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On a name "chipmunk" was an Indian word, probably from the Algonquin languages; not onomatopoeic. Can anyone prove me right or wrong? Then again, if it was an Algonquin word, perhaps they took it from onomatopoeia.

That's right. "Chipmunk" comes from the Ojibwe word ajidamoo (pronounced approximately like "uh-jid-duh-mow"), which means "red squirrel." English speakers applied the name to chipmunks, and changed the name by analogy with the existing English words "chip" (probably also influenced by its vocalizations, but that's speculation on my part) and "mink". This is partly attested by the fact that it used to be spelled "chitmunk", anyway. See [1], [2], and [3], for example (the word may have been borrowed from the Southeastern dialect of Ojibwe, where the word is ajidamoonh, with a nasalized final vowel, as in French, which would explain the n in the English borrowing and in the sources I just gave, but that's more speculation on my part). I'm going to change the etymology given in the article. --Whimemsz 04:56, 8 January 2006 (UTC)
Close. The word for "red squirrel" in the Anishinaabe language is indeed ajidamoo, but the word "chipmunk" in English comes from the Odaawaa Language form for ajidamoo: jidmoonh. CJLippert 17:50, 12 October 2006 (UTC) Nerd

EDA program[edit]

there doesnt appear to be an entry for the EDA program "chipmunk" anyone care to add it to the disambiguation list?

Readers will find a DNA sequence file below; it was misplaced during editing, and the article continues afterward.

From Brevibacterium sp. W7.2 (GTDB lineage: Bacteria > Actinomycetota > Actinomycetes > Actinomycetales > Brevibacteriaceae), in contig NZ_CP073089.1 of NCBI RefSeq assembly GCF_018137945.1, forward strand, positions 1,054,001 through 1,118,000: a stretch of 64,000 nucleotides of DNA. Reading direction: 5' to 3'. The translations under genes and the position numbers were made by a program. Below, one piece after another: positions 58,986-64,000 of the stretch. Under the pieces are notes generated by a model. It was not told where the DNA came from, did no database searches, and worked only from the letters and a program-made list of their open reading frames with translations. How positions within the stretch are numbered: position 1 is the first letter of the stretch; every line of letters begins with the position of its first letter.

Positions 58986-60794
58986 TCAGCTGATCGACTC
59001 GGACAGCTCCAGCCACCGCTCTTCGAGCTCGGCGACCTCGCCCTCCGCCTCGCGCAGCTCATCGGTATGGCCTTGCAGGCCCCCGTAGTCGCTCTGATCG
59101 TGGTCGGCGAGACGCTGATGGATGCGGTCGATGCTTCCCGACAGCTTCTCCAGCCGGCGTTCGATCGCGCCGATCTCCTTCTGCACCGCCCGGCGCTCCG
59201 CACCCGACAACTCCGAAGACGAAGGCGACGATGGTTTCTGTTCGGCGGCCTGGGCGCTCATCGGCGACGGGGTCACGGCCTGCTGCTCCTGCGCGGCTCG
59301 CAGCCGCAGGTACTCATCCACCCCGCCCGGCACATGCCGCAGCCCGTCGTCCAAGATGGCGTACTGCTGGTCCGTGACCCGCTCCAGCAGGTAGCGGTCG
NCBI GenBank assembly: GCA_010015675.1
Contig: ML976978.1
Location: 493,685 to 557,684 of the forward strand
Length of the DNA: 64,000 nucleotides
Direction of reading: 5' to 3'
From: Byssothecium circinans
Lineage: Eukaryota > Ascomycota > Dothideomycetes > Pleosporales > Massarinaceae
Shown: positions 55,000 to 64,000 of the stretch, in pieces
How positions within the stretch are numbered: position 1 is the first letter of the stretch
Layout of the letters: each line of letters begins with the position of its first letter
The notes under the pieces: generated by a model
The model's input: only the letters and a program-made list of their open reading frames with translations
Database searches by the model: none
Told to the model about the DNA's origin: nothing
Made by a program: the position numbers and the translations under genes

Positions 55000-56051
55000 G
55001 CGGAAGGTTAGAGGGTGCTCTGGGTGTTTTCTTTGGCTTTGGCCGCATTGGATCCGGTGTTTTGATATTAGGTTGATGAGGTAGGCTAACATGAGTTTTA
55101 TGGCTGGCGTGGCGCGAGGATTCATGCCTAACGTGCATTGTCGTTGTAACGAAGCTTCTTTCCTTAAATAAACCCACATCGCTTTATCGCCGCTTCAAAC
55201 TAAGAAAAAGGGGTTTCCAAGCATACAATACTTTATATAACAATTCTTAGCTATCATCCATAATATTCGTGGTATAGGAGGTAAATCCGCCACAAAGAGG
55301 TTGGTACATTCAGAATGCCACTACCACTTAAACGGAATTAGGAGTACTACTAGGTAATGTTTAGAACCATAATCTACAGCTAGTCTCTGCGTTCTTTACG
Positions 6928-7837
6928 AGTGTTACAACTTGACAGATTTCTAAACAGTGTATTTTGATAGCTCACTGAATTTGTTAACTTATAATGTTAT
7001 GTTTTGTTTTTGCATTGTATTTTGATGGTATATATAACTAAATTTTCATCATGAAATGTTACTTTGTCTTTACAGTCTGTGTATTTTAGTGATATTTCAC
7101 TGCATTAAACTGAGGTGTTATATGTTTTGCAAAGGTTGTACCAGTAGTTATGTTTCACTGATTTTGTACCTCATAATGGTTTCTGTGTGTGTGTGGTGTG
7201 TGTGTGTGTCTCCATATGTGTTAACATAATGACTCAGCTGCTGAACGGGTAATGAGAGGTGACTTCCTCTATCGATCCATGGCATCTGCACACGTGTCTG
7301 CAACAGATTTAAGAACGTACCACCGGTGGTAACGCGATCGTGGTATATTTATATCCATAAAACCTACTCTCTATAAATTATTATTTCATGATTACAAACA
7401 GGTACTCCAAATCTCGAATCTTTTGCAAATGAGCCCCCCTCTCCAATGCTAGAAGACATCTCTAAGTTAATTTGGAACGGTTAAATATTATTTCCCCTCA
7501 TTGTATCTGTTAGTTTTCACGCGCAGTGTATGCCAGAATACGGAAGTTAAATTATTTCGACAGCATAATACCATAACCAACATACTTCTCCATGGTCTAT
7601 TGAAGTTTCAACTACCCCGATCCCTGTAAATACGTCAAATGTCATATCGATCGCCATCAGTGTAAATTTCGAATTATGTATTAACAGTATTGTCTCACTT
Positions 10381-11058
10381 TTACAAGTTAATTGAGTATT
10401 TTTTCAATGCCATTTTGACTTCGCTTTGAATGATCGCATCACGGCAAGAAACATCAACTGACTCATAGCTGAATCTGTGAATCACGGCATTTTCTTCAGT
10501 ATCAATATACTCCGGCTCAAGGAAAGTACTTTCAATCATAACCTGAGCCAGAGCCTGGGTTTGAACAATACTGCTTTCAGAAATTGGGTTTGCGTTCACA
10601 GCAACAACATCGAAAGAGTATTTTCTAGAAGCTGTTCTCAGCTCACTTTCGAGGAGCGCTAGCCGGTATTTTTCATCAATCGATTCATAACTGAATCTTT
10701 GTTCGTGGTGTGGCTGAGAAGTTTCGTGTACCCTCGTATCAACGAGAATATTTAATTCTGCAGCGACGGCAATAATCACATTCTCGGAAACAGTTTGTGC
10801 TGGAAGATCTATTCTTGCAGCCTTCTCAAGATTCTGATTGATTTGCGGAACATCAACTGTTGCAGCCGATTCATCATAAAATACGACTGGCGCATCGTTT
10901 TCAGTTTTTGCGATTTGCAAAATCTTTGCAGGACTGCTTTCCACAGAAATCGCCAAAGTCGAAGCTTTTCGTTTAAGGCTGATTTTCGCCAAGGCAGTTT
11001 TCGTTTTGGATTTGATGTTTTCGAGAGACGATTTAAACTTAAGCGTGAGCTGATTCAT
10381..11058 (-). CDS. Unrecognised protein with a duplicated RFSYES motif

Household pest[edit]

Chipmunks are listed on the list of common household pests. Information on how to get rid of them or otherwise dissuade them from scampering around inside the walls of a house should be added Pendragon39 16:04, 2 September 2007 (UTC)

Recent revert conflict[edit]

I have objections with this edit for the following reasons. --Aranae 00:36, 6 September 2007 (UTC)

  1. I'm not convinced the Giant Chipmunk (Tamias minor) is legitimate. Anyone have a reference? --Aranae 00:36, 6 September 2007 (UTC)
  2. Image:Chipmunk 222.jpg - Species is not identified. Are we looking to encourage hand feeding of wild animals? The animal is not particularly visible. There are better images at commons than this. --Aranae 00:36, 6 September 2007 (UTC)
  3. Image:Chipmunk 210.jpg - Species is not identified. If any should stay, it should be this one. --Aranae 00:36, 6 September 2007 (UTC)
  4. Image:Chipmunk 254.jpg - Species is not identified. Poor quality image. This adds nothing to the article. --Aranae 00:36, 6 September 2007 (UTC)
I note that the edit has been restored. Would you please explain why this information should be included? --Aranae 03:11

Activeness on College Campus[edit]